fig1

Fig. 1: Analytical sensitivity of ZIKV RT-RPA assay.

Fluorescence development via real-time detection in one RT-RPA run by using a dilution range of 1e7-1e1/µl of the RNA molecular standards (Graph generated by ESEquant tubescanner studio software). The limit of detection was 10 RNA copies. Data of eight RT-RPA runs is used for the probit regression analysis in Fig 2. The box in the lower right corner of the figure magnifies the fluorescence signals for the ten RNA copies and the negative control as the signal for ten RNA copies is very low.

fig2

Fig. 2: The probit regression analysis using data of eight RT-RPA assay runs.

The limit of detection at 95% probability (21 RNA molecules/reaction, confidence interval 15-36) is depicted by a triangle. 1e7-1e2 RNA molecules were detected 8 out of 8 runs, while 1e1 copies were identified 2 out of 8 runs of the ZIKV RT-RPA assay.

The assay is highly specific as no amplification was observed with the following viruses: Dengue 1-4, West Nile, Yellow Fever, Tick borne encephalitis, Japanese Encephalitis, Rift Valley Fever and Chikungunya. The clinical performance of the RT-RPA assay was tested using 25 positive (Ct values: 30-39, Fig 3) and nine negative urine samples collected during the ZIKV epidemic in Tuparetama, Brazil. The RT-RPA identified 23/25 (Sensitivity: 92%) positive (Fig 3) and 9/9 (specificity: 100%) negative samples.

fig3

Fig. 3: Results of screening 25 urine samples with both real-time RT-PCR and RT-RPA assays.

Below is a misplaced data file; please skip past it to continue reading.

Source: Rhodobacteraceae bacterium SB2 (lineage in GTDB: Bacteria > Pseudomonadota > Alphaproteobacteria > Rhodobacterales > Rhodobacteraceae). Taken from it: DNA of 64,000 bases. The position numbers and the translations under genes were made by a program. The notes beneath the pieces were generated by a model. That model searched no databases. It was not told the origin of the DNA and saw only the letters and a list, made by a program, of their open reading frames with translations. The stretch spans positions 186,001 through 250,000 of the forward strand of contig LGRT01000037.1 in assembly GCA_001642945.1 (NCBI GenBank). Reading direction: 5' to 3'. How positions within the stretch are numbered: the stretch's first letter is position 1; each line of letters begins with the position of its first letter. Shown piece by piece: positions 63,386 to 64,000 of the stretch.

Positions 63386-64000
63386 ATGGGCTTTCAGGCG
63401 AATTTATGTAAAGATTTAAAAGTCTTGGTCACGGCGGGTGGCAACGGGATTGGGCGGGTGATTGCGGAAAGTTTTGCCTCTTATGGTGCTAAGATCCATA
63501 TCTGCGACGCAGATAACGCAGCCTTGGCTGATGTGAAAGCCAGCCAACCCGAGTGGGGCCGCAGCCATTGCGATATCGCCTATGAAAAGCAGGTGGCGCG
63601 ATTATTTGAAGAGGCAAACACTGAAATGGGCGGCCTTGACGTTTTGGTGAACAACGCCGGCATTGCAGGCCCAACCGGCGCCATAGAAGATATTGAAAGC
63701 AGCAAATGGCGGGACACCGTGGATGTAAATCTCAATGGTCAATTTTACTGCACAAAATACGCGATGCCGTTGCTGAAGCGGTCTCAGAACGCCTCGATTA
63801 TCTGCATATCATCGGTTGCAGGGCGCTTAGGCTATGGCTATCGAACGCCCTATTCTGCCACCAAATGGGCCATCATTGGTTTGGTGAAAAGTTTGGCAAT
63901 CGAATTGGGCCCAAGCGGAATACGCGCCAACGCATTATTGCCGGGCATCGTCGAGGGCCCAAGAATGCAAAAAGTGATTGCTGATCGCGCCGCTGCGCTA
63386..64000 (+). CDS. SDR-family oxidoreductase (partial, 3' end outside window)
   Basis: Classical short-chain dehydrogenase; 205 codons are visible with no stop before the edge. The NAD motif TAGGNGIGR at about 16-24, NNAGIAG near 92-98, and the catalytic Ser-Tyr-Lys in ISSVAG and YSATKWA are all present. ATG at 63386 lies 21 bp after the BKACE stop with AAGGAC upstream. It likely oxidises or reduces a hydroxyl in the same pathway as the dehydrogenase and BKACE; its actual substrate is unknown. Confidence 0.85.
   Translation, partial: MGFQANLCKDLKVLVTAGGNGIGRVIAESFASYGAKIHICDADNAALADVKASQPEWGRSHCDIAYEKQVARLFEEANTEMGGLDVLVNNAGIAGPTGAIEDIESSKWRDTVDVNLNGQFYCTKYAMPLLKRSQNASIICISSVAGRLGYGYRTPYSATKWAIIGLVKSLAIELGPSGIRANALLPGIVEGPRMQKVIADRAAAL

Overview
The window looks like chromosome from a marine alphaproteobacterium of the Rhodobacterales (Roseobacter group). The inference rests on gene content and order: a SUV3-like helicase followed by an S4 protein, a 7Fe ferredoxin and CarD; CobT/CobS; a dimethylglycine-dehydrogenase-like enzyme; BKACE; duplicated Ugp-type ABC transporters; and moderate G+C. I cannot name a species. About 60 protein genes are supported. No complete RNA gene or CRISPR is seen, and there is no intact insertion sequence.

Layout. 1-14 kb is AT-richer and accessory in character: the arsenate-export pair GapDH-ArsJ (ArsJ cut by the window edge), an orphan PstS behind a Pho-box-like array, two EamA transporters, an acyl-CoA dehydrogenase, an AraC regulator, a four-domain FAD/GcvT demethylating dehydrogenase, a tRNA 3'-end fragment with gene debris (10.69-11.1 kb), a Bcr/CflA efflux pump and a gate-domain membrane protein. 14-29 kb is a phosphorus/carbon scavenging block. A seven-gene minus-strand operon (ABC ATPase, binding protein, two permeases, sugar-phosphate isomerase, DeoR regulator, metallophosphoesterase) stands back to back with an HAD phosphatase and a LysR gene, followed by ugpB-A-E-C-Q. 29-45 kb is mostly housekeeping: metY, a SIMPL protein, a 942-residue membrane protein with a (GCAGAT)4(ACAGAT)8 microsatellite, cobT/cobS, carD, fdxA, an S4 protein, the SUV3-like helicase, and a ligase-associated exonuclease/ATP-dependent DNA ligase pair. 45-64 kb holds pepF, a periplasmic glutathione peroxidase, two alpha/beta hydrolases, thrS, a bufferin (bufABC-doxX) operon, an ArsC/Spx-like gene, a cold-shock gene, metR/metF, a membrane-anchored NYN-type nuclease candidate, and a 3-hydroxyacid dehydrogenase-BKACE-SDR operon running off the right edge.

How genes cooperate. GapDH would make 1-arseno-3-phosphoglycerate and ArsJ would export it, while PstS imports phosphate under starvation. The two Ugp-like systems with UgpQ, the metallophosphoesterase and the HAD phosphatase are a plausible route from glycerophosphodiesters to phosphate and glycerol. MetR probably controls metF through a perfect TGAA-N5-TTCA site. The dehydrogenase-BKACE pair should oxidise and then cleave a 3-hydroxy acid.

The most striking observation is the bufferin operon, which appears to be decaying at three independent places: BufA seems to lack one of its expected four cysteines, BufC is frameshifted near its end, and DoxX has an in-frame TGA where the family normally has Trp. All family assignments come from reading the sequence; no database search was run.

Twenty samples are shown as three samples produced identical results and two were negative in RT-RPA assay. Linear regression analysis of real-time RT-PCR cycle threshold values (Ct, Y-axis) and RT-RPA threshold time in minutes (TT, X-axis) were determined by PRISM. No correlation was found between TT and Ct values (R2 = 0.17) since the RT-RPA is much faster than the real-time RT-PCR even with samples with high Ct value.

Conclusions

To our knowledge, the developed RT-RPA assay is the first sensitive rapid molecular assay applied on field samples for the detection of ZIKV in 15 minutes, which could be implemented at the point of need in a mobile suitcase laboratory 5 to make testing of pregnant women available directly in rural settings. Moreover, combining it with the developed dengue 6, chikungunya 7 and Sigma 8 RT-RPA assays will allow its use during outbreak investigations. Sigma virus infects exclusively dipterans, which is a good candidate to be used in the future as an extraction and RPA reaction control.

Data Availability Statement

All data underlying the findings described in the manuscript is fully available in the body of the manuscript without any restriction.

Conflict of Interest Statement

All authors except Pranav Patel and Olfert Landt are in the public research sector. Mentioned authors are employed by Tib MolBiol, a manufacturer of oligonucleotides. This does not alter the authors´ adherence to all the scientific policies on sharing data and materials.

Corresponding Author

Dr. Ahmed Abd El Wahed, Email: abdelwahed@gwdg.de and abdelwahed@me.com